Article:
The volatile issue of annexation has been on the table in Lee County for years. Tupelo has sought an expansion of its boundaries since the mid-1990s, with stops and starts along the way, and the issues have never been fully aired in a trial. That appears set to change in 2010.

Last week, Chancery Judge Edward C. Prissock set March 29 as the trial date for Tupelo’s effort to take in more than 16 square miles and about 3,000 residents living in unincorporated areas of Lee County. He rejected motions by Lee County and Saltillo to dismiss the case on technical grounds.

Technical issues – not the substance of the annexation attempt – have derailed Tupelo’s efforts thus far. Now it appears the city and opponents will be able to fully present their arguments in court.

The process won’t be speedy; the trial is expected to take six weeks. Whatever the judge decides – and by state law it’s the judge’s decision, not a jury’s – that decision will almost certainly be appealed to the Mississippi Supreme Court by the losing party. The appeal could take another year or two at least.

Tupelo residents, who are also county taxpayers, are paying for both sides of the battle. It’s unfortunate that such a costly legal confrontation couldn’t have been settled through some amicable compromise.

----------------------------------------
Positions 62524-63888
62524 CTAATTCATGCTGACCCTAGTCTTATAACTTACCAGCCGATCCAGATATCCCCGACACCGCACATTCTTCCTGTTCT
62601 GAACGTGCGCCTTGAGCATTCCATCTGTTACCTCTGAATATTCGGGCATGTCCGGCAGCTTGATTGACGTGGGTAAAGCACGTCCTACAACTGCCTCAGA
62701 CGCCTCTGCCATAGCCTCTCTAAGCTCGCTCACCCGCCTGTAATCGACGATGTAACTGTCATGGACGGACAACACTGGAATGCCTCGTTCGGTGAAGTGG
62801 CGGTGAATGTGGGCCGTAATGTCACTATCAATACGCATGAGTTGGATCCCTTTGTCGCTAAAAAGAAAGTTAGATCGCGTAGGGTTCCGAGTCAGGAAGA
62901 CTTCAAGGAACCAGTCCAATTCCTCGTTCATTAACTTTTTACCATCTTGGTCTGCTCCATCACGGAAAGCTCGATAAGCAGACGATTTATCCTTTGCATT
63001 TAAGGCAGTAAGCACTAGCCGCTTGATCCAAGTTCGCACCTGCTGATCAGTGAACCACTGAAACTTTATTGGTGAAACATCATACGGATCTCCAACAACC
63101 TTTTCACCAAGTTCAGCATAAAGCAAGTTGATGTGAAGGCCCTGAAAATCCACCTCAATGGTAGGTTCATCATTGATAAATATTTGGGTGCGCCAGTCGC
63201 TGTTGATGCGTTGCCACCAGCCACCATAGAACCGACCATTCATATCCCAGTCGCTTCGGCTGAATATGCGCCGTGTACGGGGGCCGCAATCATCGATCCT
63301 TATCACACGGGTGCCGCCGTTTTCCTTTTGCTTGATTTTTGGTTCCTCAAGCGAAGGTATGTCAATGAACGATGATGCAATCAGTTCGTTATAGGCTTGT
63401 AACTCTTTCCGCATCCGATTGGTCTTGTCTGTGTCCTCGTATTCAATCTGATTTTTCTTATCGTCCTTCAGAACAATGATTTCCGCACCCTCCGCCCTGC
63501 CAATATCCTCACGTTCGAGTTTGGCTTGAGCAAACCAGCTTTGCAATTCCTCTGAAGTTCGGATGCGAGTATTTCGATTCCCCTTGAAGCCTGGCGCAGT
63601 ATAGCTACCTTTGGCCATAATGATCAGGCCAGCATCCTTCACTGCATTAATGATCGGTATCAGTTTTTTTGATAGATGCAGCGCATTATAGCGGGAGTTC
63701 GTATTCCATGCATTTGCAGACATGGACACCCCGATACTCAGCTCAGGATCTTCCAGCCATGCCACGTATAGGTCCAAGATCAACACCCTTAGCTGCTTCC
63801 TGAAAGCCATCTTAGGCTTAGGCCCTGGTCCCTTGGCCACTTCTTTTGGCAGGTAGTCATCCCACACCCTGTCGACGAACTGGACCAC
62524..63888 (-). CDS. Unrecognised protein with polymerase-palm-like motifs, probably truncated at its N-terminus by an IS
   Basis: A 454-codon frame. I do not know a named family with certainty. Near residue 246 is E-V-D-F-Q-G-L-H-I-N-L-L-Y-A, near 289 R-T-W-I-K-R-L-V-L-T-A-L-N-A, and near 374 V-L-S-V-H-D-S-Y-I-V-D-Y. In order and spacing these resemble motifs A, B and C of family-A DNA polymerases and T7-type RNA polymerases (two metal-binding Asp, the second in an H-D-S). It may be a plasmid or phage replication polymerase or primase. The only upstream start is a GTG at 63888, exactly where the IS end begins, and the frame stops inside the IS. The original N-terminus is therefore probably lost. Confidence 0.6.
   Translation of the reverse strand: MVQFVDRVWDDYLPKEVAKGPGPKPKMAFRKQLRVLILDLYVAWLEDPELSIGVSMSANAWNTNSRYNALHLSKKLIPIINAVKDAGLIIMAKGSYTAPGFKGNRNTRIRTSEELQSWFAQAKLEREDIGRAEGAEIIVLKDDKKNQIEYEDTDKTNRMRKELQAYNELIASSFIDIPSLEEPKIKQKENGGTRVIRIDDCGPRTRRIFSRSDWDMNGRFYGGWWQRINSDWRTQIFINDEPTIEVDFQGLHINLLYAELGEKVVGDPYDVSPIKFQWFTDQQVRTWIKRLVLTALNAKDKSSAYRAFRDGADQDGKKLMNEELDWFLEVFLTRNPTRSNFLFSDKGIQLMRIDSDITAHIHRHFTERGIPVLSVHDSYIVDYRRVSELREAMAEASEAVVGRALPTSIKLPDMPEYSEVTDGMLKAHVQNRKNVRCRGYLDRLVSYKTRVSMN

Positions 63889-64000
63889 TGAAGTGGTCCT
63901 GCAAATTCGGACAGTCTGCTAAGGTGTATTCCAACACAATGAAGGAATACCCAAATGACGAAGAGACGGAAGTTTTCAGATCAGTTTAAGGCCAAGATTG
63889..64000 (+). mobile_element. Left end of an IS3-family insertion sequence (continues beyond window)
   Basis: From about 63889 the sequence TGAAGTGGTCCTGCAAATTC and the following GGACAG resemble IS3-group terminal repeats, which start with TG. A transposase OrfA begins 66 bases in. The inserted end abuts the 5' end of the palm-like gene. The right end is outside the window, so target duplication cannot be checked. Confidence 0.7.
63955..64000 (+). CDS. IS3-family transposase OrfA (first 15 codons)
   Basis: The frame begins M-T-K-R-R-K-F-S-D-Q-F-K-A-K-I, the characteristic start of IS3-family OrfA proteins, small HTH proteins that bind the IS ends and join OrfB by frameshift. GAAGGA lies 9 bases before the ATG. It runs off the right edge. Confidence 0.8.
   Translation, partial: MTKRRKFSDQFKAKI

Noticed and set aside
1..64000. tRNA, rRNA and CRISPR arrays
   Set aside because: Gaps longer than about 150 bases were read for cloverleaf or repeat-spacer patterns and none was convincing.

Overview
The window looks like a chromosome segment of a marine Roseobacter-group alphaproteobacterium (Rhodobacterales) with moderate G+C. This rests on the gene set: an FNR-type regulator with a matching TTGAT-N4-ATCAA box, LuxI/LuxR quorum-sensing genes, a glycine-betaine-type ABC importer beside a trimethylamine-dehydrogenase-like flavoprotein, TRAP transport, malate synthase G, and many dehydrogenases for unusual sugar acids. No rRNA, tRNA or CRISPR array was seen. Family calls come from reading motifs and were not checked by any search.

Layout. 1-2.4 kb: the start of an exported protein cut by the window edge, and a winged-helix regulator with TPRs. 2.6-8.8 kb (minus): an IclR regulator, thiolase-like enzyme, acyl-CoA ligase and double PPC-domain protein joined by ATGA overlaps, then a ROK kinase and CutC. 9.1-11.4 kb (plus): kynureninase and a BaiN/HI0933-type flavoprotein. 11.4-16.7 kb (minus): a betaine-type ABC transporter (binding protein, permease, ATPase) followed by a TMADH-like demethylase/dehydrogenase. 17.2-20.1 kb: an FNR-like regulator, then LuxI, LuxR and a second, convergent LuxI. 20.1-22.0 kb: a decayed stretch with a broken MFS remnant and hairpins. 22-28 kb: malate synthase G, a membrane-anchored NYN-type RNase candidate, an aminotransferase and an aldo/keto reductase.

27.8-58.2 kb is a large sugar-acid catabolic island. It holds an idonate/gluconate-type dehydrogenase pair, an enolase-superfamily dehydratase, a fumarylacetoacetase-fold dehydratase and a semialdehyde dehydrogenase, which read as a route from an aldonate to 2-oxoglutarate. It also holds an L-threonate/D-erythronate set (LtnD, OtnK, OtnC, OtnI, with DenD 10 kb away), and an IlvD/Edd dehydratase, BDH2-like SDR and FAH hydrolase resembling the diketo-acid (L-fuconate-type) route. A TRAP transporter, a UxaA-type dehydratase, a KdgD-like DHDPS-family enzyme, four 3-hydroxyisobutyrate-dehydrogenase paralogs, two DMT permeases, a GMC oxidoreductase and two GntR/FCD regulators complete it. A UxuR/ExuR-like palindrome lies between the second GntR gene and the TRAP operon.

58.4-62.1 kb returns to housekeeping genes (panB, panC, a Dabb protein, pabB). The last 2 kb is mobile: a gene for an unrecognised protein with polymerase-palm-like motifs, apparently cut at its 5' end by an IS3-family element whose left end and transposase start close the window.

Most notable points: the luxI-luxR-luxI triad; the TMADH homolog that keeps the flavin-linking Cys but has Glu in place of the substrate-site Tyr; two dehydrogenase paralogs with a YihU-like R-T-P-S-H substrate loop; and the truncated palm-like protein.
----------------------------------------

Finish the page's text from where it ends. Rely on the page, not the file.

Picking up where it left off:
Nevertheless, Tupelo has no choice but to proceed with its annexation efforts. Not to do so would hinder the city’s long-term growth and viability, and that would hurt not just Tupelo but the surrounding area.

The law favors annexation in the sense that a city has only to prove that its attempt is reasonable, that it can provide services to the areas to be annexed, and that those areas lie in its natural path of growth. Tupelo’s plan certainly appears to be reasonable and not a case of overreaching.

Annexation as some sort of greedy power grab by Tupelo is an unfair characterization. Cities that are prevented from annexing, or don’t seek it, almost invariably deteriorate from within and find their tax bases shrinking and services declining. It isn’t unreasonable to ask people who live just outside city limits and benefit from the services and amenities the city provides to help pay for them.

All this would be moot if Mississippi allowed for consolidation of governments, as states like Tennessee and Florida do. If Lee County had metro government, there would be no expensive turf battles between existing governmental entities.

In the meantime, annexation will occasionally be a necessary step for municipalities – in Lee County and everywhere else.

NEMS Daily Journal

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